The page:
Our Commercial & Private Lines department specialises in developing insurance solutions specifically for companies with up to about 50 employees.
Your personal account manager is responsible for your portfolio and will guide you over the long term. By centralising your entire insurance portfolio with Vanbreda, you will avoid omissions and overlaps.
There are a number of insurance types which you as a self-employed entrepreneur will need to take into account:
- Fire insurance: as the owner or tenant of a building, fire insurance is essential. Protect your premises and its contents against fire, glass breakage, storm, hail, water and snow damage. If you have a jewelry or antique shop or deal in valuable products, we would advise extending this contract to include insurance against theft.
- Car insurance: If you have a company car or van, it goes without saying that it also needs to be correctly insured. Naturally, in the first instance, this concerns the vehicle itself, but do not forget the items that you are transporting by road.
- Professional indemnity: Protect yourself against the effects of unintentional professional mistakes that may occur during your work. Making errors in calculations, construction or drawings can happen more easily than you think. For certain professions, such as architects, accountants and medical staff, it is mandatory, but it is also strongly recommended for others.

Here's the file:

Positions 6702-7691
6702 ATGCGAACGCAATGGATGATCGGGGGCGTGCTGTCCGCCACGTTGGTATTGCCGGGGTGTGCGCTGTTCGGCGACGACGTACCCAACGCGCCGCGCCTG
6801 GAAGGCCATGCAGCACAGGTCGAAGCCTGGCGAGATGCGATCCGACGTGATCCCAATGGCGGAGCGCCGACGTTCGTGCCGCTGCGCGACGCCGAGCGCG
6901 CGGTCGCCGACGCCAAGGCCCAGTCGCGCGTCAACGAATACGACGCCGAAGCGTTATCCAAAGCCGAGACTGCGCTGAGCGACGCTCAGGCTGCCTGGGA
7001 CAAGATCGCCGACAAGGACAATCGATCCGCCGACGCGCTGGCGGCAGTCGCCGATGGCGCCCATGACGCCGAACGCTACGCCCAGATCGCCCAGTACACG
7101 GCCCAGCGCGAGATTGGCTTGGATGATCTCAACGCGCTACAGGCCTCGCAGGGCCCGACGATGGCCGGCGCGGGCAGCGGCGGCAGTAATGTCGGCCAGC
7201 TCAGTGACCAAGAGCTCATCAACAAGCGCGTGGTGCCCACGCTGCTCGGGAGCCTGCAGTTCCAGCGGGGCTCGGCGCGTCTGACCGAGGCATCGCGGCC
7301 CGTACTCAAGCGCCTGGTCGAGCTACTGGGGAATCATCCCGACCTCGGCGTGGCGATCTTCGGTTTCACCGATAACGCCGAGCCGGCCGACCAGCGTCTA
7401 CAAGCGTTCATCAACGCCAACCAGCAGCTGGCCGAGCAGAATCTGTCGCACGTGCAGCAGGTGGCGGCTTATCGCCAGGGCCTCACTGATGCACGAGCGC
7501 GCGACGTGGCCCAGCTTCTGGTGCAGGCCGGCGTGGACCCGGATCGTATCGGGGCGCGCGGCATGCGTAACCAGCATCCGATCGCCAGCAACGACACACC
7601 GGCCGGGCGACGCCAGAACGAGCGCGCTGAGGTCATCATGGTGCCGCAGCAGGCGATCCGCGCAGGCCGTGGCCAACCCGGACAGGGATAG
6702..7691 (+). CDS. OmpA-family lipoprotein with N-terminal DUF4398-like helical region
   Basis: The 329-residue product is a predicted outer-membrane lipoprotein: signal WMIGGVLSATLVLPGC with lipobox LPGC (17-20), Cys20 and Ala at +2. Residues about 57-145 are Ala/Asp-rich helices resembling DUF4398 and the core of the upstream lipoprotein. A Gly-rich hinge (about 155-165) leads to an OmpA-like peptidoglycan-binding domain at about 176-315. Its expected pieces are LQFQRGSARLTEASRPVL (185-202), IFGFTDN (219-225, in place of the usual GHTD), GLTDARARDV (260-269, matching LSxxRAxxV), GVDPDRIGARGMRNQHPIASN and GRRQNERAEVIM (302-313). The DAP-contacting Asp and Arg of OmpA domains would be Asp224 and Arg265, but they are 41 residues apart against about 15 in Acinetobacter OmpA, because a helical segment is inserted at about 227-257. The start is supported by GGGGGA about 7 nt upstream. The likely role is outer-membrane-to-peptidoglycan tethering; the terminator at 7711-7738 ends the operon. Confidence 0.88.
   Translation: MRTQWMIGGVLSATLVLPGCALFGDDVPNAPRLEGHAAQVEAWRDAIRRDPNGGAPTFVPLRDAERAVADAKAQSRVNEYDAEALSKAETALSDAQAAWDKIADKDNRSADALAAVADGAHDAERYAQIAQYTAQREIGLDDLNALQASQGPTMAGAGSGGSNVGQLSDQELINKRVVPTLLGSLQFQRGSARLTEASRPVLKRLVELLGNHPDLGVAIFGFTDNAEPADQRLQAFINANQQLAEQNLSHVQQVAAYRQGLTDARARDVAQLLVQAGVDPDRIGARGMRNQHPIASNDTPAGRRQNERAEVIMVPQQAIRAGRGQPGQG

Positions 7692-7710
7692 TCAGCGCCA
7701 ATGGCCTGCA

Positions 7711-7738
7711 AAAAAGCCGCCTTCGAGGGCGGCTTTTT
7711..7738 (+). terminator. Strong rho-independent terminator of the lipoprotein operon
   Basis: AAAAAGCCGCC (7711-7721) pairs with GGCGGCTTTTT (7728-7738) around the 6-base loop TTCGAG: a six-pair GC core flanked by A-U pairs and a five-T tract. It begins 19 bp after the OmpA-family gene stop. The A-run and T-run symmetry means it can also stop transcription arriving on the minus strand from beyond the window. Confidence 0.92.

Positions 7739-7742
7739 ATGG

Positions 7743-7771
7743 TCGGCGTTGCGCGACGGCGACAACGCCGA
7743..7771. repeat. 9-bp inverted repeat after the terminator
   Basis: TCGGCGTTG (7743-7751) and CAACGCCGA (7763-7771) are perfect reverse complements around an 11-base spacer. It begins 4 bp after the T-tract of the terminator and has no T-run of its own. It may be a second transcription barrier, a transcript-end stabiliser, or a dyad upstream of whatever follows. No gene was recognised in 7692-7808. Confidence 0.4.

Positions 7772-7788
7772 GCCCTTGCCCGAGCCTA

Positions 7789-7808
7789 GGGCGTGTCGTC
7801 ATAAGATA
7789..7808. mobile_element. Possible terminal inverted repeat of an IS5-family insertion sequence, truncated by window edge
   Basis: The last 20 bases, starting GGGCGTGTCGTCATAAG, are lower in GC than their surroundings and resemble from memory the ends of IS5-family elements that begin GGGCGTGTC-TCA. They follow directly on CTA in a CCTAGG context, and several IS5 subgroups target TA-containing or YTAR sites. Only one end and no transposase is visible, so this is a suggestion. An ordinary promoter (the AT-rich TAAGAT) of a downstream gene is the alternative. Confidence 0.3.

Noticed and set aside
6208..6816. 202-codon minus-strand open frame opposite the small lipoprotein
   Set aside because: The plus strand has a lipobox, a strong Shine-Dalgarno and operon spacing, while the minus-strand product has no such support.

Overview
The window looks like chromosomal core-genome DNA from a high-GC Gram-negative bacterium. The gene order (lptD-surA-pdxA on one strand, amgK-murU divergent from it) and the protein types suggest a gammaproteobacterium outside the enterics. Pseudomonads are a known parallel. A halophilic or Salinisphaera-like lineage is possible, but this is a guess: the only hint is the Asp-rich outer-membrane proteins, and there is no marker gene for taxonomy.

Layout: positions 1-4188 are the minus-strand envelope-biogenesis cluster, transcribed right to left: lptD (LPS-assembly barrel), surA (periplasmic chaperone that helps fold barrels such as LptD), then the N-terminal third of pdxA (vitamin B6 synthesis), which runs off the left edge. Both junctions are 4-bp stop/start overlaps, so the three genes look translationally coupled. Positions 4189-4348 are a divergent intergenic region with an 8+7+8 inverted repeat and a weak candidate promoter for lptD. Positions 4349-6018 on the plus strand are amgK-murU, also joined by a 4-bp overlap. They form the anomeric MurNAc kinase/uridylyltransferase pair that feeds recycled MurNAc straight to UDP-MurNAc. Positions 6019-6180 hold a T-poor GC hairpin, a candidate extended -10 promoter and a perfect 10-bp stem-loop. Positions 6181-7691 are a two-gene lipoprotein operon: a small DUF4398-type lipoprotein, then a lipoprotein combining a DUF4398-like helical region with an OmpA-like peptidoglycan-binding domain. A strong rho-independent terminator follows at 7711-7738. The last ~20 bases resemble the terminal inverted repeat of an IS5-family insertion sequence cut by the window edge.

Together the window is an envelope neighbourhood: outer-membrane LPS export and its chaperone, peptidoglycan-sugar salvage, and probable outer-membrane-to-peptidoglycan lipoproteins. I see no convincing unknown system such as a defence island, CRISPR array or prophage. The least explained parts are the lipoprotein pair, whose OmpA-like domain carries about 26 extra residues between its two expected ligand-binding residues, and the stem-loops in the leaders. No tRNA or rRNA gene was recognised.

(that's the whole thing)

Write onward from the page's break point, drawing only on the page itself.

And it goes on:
- Accident at work insurance: Even if you employ only one or two employees, you will still need to protect them against the consequences of accidents at work or while travelling to or from work. This is a legal obligation.
Unlike an employer who has to arrange social security cover for his employees, as an independent entrepreneur you will need to arrange this for yourself. This is done by joining a social security insurance fund and paying your social security contributions each quarter.
To supplement your social security status, you can opt for a hospitalisation insurance, a guaranteed income insurance and a Private Supplementary Pension for the Self-employed (VAPZ). If you have a company, then an Individual Pension Commitment (IPT) is also possible, and is tax deductible. With an IPT, your company pays your contributions, whereas with a VAPZ you pay them from your own pocket.
In the context of business continuity, you might also consider the lesser-known Key Person insurance. Should one of the key figures in your company be lost due to untimely death, then you, as Business Manager, will be faced with the challenge of refilling that position quickly. Such a search often involves high costs: you must find a replacement or hire managers through a temporary staff agency, and your profit margins can fall, even if only temporarily. This policy will protect you against this risk.